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How user payment will improve journalism

Many paywall experiments will fail during the next year. That will lead to better journalism in many media companies. Here is why.

Practically all media companies in the Western world now try to introduce user payment in some form or another. And senior editors editors struggle with the same difficult question: What should be free and what should be premium content?

I know from my own experience how complicated these discussions can be. Typically a number of different considerations are mixed into the same deliberations, making it very hard to make a clear distinction. For some executives the overriding consideration is to protect the printed paper product. Other argue that everything should be free, while some are as confident that most journalism should indeed be paid for by users.

The fact is, though, that none of us really have the experience to offer a neutral judgement. We are bound by what has been the traditional business model of the newspaper industry: The really value is in the edited package.

Therefore most media companies end up with the same conclusion in this first phase of introducing user payment: What has been in the printed paper is premium!

The assumption is clear: The newspaper content is more valuable than what has been produced for the web site.

It is very easy to think in this way, of course. And if you look at most user paid media products out there, this is the basic principle regulating the difference between premium and free.

But is the assumption valid?

I would argue not.

And I am quite sure that all the experiments in user payment will prove the assumption wrong! Many attempts at selling content or introducing user payment will fail. Sales will be minimal – and that will make media executives question what they did wrong.

The reason for this is that many editors overestimate the Unique Content aspect of their product, and tend to ignore how important Unique Convenience is in making people pay for a newspaper product. Also, the real value of a newspaper is not necessarily the individual pieces of content, but how they have been put together into a package.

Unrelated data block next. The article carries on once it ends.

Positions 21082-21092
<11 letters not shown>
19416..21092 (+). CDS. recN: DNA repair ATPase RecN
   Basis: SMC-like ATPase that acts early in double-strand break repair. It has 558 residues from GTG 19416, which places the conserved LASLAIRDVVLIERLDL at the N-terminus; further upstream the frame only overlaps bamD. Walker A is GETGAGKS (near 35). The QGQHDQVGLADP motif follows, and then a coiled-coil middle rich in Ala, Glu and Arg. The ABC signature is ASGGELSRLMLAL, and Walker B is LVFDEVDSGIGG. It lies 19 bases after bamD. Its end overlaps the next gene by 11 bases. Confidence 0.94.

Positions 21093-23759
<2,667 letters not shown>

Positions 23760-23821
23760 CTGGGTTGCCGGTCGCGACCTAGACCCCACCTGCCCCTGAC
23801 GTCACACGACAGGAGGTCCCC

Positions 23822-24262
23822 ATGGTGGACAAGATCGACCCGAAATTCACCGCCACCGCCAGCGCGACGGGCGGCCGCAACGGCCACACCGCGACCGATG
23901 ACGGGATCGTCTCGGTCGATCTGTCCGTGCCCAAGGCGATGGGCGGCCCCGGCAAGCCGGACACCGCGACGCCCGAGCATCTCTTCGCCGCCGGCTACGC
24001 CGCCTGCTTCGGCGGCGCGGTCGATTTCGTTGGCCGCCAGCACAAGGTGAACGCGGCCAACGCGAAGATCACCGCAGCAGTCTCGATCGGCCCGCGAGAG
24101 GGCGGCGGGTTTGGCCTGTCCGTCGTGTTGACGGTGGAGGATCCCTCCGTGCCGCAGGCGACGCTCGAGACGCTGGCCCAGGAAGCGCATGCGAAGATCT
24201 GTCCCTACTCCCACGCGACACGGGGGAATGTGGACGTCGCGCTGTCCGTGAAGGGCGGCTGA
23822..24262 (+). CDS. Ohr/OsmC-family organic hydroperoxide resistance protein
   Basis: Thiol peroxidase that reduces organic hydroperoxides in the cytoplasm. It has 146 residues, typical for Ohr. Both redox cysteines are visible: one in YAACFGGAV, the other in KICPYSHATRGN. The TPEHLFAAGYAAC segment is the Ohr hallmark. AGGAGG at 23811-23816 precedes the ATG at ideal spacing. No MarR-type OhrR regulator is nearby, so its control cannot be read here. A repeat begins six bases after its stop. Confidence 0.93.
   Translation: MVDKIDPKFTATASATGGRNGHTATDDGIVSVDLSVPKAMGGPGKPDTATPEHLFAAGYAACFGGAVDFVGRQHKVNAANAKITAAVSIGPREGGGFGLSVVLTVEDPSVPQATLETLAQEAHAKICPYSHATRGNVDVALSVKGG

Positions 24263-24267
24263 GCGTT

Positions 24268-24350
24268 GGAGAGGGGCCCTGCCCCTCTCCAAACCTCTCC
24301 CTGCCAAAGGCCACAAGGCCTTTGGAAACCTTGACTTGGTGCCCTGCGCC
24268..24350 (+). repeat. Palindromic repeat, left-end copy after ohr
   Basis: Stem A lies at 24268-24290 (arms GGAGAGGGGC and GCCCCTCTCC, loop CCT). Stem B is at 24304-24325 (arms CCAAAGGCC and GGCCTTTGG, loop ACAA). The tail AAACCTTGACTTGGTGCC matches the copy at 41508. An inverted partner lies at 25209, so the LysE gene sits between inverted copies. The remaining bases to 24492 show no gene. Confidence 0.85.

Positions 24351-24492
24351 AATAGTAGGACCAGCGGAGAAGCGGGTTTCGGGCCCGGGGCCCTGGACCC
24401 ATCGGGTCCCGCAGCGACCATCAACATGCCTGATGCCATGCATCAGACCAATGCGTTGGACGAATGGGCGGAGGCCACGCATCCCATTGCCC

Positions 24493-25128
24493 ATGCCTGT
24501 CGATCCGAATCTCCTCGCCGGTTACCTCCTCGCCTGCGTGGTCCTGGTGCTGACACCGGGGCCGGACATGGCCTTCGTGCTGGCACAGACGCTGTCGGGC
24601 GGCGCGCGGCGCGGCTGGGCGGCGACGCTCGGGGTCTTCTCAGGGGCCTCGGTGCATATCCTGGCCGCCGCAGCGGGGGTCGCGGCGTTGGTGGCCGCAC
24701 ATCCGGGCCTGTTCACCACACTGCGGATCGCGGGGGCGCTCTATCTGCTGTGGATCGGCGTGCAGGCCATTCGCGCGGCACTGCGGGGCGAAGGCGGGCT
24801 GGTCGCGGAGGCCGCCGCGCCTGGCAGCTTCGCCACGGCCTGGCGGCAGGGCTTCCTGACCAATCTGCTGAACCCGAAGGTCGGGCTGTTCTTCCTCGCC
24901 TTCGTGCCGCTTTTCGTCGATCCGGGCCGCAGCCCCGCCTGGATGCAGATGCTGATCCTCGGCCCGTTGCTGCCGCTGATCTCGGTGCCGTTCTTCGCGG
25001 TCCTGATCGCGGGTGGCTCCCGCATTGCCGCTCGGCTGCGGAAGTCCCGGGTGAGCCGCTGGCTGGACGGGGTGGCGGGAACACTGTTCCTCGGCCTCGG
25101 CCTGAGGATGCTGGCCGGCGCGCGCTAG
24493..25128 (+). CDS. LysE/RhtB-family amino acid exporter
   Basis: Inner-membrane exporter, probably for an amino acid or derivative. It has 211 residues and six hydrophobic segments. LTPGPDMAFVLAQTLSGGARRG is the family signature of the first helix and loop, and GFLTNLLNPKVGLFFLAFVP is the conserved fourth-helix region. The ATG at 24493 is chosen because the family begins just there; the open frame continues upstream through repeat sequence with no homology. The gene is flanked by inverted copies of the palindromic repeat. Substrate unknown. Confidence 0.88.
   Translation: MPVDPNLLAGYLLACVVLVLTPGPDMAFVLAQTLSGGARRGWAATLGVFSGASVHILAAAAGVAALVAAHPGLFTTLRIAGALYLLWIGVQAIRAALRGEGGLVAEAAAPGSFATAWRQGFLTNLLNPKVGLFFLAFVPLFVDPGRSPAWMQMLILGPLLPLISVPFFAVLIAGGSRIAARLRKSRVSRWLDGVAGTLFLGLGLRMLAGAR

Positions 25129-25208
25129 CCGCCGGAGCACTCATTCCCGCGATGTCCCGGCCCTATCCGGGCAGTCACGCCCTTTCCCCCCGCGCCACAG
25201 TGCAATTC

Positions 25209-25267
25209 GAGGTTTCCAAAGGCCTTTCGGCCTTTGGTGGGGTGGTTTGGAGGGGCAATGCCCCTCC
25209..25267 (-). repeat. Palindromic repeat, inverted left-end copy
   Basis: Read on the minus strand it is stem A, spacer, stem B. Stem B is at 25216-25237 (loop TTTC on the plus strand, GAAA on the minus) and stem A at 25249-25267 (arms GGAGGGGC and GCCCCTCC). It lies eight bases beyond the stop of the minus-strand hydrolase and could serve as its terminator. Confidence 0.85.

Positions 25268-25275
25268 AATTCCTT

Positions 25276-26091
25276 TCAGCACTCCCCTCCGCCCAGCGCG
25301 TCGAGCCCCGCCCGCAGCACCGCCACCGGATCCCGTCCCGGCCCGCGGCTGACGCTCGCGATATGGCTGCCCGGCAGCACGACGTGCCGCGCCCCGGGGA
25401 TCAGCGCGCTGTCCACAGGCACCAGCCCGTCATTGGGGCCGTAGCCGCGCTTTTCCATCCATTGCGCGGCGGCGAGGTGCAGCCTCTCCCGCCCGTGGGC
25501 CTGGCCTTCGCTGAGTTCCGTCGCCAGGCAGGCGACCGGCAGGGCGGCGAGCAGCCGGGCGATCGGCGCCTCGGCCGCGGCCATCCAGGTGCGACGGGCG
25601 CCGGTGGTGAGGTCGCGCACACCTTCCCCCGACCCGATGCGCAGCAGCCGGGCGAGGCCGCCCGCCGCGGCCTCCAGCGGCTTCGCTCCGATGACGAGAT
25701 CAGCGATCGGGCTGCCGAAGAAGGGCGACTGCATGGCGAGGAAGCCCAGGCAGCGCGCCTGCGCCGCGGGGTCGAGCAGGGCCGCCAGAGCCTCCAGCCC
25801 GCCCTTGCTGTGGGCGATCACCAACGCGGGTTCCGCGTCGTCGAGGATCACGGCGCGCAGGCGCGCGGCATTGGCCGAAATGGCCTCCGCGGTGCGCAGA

Espen Egil Hansen, chief editor of the hugely successful Norwegian news site VG.no, recently in a publice debate described  a surprising challenge when the newspaper prepared its soon-to-be-launched iPad app: Many newspaper articles were just too short to work well on iPad!  He pointed out how in fact many web site articles were much longer and deeper than the print articles. Since VG based its Pad app primarily on the printed paper content, this turned out to be a practical challenge.

Why do most media executives equal premium content with newspaper content? The answer in fact is simple: They assume that the same rules for valuation that they were used to from the print business also are valid in the digital businesz.

Do not ever assume that! The rules of the game are entirely different!

Did you hear me?

I will repeat: The rules of the game in the digital business are entirely different!

What will happen then?

I am sure there will be a lot of success stories. A number of them will be big surprises to all those of us who try to follow media trends carefully. However, there will also be a lot of failuresl. Many media companies will be forced to realize that people just don’t want to buy their products. And the media executives will realize two important truths:

Truth number One: Willingness to pay for content comes from much more than the content itself! If you base your user-paid digital offerings on the content alone, like many do when they just offer a PDF version of their papier, chances are that you will fail.

Truth number Two: We have to think in new ways about what constitutes Unique Value when it comes to content! Of course Unique Content is important, but primarily as one of several elements in a broader offering to the public.